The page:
In part what is so striking about Wallenberg’s humanity is that he was able, he was compelled perhaps, to risk his life to save ‘the stranger’, people with whom he had next to nothing in common, indeed people towards whom he may not have felt any great warmth.

The fact is that while there were – and are – people like Wallenberg, in the main, governments acted appallingly when it came to rescuing Jews before and during World War 11, their actions basically dictated by the political calculation that there is only a downside in rescuing ‘strangers’. 

In the lead-up to the war, Britain, the United States and Australia among other western countries, closed their borders to Jewish refugees. The Australian government’s attitude was that an influx of these strange people into Australia could cause racial disharmony.

There is some irony in the fact that Julia Gillard – with Tony Abbott endorsing her sentiments – can talk about Australia being honored to have as its citizens Jews who were rescued by Wallenberg. Australian governments, when it came to rescuing those who Gillard now honors, turned them away.

There is no evidence that either Gillard or Abbott have been affected in any consequential way by the example of Wallenberg or by the heartless, insular – if not racist – responses of Australian governments to refugees in the 1930s.

Whatever the differences between the Gillard government and the coalition on so-called ‘border protection’, they are agreed on this: the ‘strangers’ making those perilous boat journeys to Australia, many of them whole families with young children, cannot be welcomed, let alone honored.

Now of course this issue of boat arrivals is complicated and politically difficult. There are no simple solutions to these boat arrivals – especially if what you are primarily looking for is a way, in Abbott’s words, to “stop the boats”. But no doubt the question of what to do about the German Jews desperate to leave Europe in the 1930s was also ‘complicated’.  The goal of most of the government representatives who met at Evian in France in 1938 to discuss the issue of Jewish refugees was ostensibly save lives.  But while they expressed sympathy for the refugees, they agreed they had to stop them entering their countries.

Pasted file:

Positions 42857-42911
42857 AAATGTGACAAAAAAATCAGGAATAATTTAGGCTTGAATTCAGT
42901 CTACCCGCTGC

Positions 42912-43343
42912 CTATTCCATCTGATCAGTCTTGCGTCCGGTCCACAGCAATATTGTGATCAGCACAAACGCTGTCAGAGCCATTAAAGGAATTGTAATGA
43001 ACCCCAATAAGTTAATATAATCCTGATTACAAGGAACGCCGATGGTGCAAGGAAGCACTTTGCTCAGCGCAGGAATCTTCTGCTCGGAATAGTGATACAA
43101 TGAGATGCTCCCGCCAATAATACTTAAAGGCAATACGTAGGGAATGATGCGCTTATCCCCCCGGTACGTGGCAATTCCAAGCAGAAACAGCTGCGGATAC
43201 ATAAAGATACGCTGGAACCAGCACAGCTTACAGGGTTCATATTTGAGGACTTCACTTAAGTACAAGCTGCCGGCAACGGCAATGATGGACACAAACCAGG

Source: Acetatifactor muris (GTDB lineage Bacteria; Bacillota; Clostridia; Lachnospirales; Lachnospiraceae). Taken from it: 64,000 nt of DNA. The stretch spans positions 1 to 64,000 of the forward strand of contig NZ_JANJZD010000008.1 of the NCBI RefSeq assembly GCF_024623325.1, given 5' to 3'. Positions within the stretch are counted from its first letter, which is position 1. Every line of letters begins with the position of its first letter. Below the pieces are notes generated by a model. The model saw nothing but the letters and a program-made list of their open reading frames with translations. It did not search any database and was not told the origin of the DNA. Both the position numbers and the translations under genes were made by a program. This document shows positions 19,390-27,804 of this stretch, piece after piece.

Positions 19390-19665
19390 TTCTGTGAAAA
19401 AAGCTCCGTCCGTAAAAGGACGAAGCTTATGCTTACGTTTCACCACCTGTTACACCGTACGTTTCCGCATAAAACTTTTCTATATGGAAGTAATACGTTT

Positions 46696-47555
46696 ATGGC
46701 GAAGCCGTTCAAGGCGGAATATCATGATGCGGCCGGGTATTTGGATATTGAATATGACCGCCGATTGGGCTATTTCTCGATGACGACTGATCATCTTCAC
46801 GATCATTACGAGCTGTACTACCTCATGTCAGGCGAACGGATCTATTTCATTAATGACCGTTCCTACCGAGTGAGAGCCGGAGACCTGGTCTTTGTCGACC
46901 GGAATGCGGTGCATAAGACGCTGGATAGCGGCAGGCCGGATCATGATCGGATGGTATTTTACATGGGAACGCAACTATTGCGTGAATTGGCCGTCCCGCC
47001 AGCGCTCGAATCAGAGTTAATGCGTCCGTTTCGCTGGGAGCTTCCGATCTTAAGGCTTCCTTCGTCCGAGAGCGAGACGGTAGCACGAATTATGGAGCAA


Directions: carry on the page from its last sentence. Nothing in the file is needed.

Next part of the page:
This has a certain ring of familiarity.

No doubt, things were also ‘complicated’ for Raoul Wallenberg in Budapest in 1944 when he decided to issue Swedish identity papers to those thousands of Hungarian Jews.

This week the Immigration Department informed a Senate committee that the detention facility on Manus Island is sub-standard, that life there is particularly harsh, that the facilities are primitive and that as a consequence, some people will end up self-harming.

It seems Manus Island is working well then, given that the government is sending refugees to detention centres in the South Pacific in order to discourage people from getting on boats and heading for Australia.

This policy of treating people who arrive in boats seeking asylum as if they were criminals in order to deter other potential boat arrivals is morally bankrupt. Saying things are complicated is often a cover for moral failings and political cowardice.

Raoul Wallenberg will become an honorary Australian citizen in a couple of weeks’ time. Nothing about the way this government or the opposition treats asylum seeks suggests that Wallenberg’s legacy has affected Gillard or Abbott in any consequential way.